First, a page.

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When calculating the $P$ for at least $x$ success one uses $\text{max} (x-1)$ instead, and then take $1- (\text{max} (x-1))$. This works. And I understand it. Because we use the complement to calculate it, because the calculator supports it. But what I do not understand is the following. When calculating a combination of these, $P(\text{max}\,\, x\,\,\, \text{and}\,\,\, \text{min}\,\, y)$ we can just forget about the $1 - (\text{max}\,\, (x-1))$ part, and just use $\text{max}\,(x-1)$ directly. For example: $$P(\text{at least 150 sixes and at most 180 sixes)} = P(\text{max}\,\, 180 \,\,\text{sixes}) - P(\text{max}\,\,149\,\,\text{sixes}).$$ And then we don't have to do the $1-x$ part. Why is this?

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@Henry, I imagine what's meant is someone is throwing dice and is interested in the probability of a 6 turning up at least 150 times but at most 180 times. – Gerry Myerson Jun 26 '11 at 0:54
up vote 1 down vote accepted

If you threw 1000 dice, you might want to know $$\Pr(\text{at least 150 sixes and at most 1000 sixes)} = \Pr(\text{at most 1000 sixes}) - \Pr(\text{at most 149 sixes}).$$

But you cannot get more than 1000 sixes from 1000 dice, so $\Pr(\text{at most 1000 sixes}) =1$, and you can rewrite this more briefly as $$\Pr(\text{at least 150 sixes)} = 1 - \Pr(\text{at most 149 sixes}).$$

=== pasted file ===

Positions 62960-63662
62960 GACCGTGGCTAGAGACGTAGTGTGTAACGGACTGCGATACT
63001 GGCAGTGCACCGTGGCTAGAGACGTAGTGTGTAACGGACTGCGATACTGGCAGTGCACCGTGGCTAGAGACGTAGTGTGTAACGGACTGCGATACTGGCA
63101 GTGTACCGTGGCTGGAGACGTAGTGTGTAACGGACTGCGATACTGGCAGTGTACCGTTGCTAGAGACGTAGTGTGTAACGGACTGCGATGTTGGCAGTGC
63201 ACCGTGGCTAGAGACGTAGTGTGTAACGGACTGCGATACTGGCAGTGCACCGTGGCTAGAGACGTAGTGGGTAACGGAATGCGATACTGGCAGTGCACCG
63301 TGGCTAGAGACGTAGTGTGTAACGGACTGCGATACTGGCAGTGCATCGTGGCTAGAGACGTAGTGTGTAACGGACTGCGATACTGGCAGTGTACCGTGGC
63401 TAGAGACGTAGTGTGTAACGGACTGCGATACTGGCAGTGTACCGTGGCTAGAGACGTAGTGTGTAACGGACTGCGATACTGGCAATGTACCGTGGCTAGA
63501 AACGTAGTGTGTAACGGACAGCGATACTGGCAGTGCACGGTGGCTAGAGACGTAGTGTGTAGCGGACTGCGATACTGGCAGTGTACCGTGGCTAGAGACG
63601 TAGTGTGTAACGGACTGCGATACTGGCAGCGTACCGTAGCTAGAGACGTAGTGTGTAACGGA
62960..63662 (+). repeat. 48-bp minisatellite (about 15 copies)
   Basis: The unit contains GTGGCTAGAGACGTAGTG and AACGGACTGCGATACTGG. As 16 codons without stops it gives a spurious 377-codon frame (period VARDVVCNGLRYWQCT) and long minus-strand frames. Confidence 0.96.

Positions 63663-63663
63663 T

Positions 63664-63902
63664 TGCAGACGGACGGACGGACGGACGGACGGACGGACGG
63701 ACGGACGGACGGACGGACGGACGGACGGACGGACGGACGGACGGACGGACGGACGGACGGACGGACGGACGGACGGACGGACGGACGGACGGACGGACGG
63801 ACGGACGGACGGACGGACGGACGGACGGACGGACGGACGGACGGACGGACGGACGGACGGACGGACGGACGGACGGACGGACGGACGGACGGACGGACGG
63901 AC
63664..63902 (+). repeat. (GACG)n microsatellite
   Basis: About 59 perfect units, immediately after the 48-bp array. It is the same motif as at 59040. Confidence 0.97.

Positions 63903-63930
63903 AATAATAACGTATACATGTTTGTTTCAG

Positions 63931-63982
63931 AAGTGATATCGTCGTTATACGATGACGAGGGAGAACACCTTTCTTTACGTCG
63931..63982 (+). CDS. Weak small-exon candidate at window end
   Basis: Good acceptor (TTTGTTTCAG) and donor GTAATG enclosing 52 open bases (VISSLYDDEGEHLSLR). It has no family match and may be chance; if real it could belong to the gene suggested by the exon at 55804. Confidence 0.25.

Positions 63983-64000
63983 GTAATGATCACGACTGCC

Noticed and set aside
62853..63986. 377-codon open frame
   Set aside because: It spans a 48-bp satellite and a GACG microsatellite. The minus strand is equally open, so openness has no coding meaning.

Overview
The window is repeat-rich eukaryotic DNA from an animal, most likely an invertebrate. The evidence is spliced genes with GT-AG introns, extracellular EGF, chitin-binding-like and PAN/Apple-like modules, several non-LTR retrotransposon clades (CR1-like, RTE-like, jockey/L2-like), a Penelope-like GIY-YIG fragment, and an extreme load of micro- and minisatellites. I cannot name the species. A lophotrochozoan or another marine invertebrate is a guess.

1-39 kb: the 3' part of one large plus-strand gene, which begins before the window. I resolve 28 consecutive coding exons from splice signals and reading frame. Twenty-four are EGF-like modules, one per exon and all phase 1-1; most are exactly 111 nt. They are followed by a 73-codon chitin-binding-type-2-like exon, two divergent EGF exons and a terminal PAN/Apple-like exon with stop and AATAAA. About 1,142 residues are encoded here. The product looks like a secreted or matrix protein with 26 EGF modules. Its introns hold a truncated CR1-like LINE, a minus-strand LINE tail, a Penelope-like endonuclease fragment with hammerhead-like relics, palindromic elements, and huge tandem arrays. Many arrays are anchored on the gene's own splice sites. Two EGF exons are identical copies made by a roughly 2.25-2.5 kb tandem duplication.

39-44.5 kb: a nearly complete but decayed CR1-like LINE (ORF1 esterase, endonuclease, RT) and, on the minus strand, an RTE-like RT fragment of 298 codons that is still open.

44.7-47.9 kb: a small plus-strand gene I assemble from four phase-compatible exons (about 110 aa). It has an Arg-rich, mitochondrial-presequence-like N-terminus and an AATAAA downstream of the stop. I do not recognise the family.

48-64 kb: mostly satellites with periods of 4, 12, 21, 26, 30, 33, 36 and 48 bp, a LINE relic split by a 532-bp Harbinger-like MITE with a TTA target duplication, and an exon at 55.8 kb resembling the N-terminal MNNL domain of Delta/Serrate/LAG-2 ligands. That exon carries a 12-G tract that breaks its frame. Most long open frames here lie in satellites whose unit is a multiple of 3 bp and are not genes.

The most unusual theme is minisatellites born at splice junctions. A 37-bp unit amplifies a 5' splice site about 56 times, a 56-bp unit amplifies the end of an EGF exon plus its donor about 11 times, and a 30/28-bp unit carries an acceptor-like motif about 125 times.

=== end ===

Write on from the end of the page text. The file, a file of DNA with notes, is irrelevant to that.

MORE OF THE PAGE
In other words, the method in you first case is a particular of the method in your second case.

Incidentally, by the time you get to 150 sixes you could be using the central limit theorem, in which case you are using "max" because many tables and calculators give the cumulative distribution function of a standard normal $\Phi(x)=\Pr(X \le x)$.

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$$\begin{align*} P(\text{at least}\,\, a\,\,\text{and}\,\, \text{at most}\,\, b) & = P(a\leq X \leq b)\\ &= P(X \leq b)-P(X\lt a). \end{align*} $$

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In your formula $1 - P(max\space x)$, 1 represents $P(max = "theoretical\space maximum")$. If your max has to be some $M < "theoretical\space maximum"$, it becomes: $P(max\space M)-P(max \space x)$.

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